Revealed: the sky-high costs of embezzlement

Revealed: the sky-high costs of embezzlement | Insurance Business Canada

Revealed: the sky-high costs of embezzlement

Business leaders would do well to look out for employees sticking their hand in the company cookie jar. Incidents of embezzlement can have long-term impacts on a company that don’t just mean losing money, though the financial consequences are significant on their own with the average embezzlement loss coming in at US$357,650, according to the most recent embezzlement study from Hiscox.

After surveying chief financial officers, controllers, and accountants who worked for companies where embezzlement occurred, the study found that almost four in 10 respondents reported that they experienced two or more cases of embezzlement over the course of their careers. Besides the financial loss, companies that were victims of embezzlement lost customers and business partners, and had trouble finding new customers as they suffered reputational damage from the incident.

“Companies still don’t realize that this is a big exposure for them, and that they could have a big hit like that to their bottom line,” said Doug Karpp (pictured), senior vice president, and crime and fidelity product head at Hiscox. “This study is put out in the hopes that we can get more people onboard with understanding that this is an exposure to think about.”

While embezzlement comes in all shapes and sizes, 79% of cases involved more than one perpetrator, 85% of incidents were carried out by an individual at the manager level or above, and 70% of cases lasted more than one year. In one example provided in the Hiscox report, embezzlement became a family affair when two sisters who worked as lunch ladies stole almost half a million dollars from their schools’ cafeterias over a period of five years. In another case, it was the chief operating officer of a non-profit organization that had swiped the business credit card for personal expenses, costing the organization more than $100,000 in 18 months.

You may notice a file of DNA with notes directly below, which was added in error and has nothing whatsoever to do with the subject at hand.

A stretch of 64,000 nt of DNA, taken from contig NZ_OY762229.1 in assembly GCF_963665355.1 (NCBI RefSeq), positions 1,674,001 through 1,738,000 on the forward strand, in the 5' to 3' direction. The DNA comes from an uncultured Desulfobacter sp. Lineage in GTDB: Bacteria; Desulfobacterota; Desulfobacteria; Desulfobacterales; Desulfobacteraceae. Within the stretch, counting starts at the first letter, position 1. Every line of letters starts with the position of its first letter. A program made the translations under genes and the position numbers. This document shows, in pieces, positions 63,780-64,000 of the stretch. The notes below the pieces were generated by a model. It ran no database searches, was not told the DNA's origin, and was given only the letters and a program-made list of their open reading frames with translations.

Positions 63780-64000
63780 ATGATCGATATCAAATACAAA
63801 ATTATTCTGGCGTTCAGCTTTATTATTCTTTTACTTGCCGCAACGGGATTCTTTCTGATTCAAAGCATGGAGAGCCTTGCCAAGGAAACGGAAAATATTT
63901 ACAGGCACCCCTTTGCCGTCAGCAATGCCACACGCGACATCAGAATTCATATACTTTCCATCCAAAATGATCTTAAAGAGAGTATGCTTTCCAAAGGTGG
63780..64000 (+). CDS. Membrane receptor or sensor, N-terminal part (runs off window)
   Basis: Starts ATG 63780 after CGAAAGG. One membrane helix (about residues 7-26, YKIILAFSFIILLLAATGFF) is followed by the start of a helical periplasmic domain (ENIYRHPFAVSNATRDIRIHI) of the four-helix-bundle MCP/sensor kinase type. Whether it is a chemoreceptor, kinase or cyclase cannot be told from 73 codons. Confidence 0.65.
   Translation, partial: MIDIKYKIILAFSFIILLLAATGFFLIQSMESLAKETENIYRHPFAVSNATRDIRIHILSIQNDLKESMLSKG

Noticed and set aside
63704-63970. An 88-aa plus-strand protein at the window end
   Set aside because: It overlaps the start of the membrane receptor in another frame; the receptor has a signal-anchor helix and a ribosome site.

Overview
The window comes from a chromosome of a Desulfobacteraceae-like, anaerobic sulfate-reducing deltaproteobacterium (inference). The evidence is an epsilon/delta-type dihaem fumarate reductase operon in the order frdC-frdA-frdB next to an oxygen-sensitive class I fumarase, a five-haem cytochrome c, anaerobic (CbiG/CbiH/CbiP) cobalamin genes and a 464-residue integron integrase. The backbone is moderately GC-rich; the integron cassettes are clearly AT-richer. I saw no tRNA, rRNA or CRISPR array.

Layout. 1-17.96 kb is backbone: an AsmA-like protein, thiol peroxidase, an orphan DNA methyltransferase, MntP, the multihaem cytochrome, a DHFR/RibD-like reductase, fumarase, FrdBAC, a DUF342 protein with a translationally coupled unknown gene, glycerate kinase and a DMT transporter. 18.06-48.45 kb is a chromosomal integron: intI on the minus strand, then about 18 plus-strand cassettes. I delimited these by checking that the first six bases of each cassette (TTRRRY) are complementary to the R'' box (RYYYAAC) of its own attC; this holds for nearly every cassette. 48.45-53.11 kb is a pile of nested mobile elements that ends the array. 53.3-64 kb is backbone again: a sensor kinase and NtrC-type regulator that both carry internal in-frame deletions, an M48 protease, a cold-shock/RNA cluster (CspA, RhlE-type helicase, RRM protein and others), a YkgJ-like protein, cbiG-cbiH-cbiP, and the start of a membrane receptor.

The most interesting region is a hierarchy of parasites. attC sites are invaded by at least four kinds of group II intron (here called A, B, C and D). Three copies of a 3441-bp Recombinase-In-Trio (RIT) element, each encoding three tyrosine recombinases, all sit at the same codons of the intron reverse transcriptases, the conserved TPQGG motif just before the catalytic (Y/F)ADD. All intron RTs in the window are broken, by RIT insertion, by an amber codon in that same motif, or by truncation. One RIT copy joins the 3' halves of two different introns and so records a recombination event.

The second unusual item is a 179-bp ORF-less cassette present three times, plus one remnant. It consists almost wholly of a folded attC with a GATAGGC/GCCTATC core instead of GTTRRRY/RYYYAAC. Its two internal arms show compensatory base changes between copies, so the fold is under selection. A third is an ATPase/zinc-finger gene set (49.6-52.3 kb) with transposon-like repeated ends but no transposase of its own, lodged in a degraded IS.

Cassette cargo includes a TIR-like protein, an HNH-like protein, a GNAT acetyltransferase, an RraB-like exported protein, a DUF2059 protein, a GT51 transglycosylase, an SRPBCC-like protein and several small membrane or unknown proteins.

In many cases, over half of the companies recovered less than a third of the funds that were taken from the coffers.

“It can be difficult to recover all of the funds because of the way the embezzler can get the money out of the US [and] out of the banking system,” said Karpp, adding that many businesses also don’t have coverage for embezzlement, which hardens the blow. “In our survey, about 75% of the companies involved in these losses didn’t have insurance for the embezzlement, and so it makes it hard to recover that.”

Money isn’t everything when it comes to embezzlement – employee layoffs, increased spending on auditing, lost customers, more time spent discussing security, and added security and audit requirements were the top five changes that companies had to make after experiencing embezzlement.

“Those ‘soft costs’ of embezzlement can be pretty damaging to a company, particularly on the smaller business side. Smaller, middle market businesses can’t really deal with having 30% of their workforce being laid off and losing customers,” explained Karpp. “It can be devastating, even beyond the amount of money that gets lost.”

With the gap in awareness around this risk, insurance professionals have an opportunity to help their clients better prepare for cases of embezzlement.

“Insurance brokers and agents do a great job selling the cyber policies and things like that, that are the latest trends, but one of the reasons that we put out this report is so we can help our brokers and agents inform their insureds that this is also an exposure,” Karpp told Insurance Business. “While embezzlement has been going on since biblical times, it’s still something that impacts companies.”

Mitigation comes in other forms as well, beyond taking out an insurance policy. Karpp outlined the key phases of risk mitigation that companies can implement.

“You have to prevent the embezzlements from happening in the first place when you can. You have to detect the losses when they do occur, and detect them as early as possible because over time they tend to escalate, and then [mitigate] the loss at the end of the day,” he said.

“As far as prevention controls, what we really look at is while you can trust your employees, that shouldn’t be the only backstop or internal control in place – you need to make sure that multiple individuals are involved in each transaction, that you have somebody that isn’t involved in the transactions monitoring what goes on, and reconciling bank accounts. That should help prevent those losses from happening in the first place, but it should also help the business owners find something that’s going on at the current time.”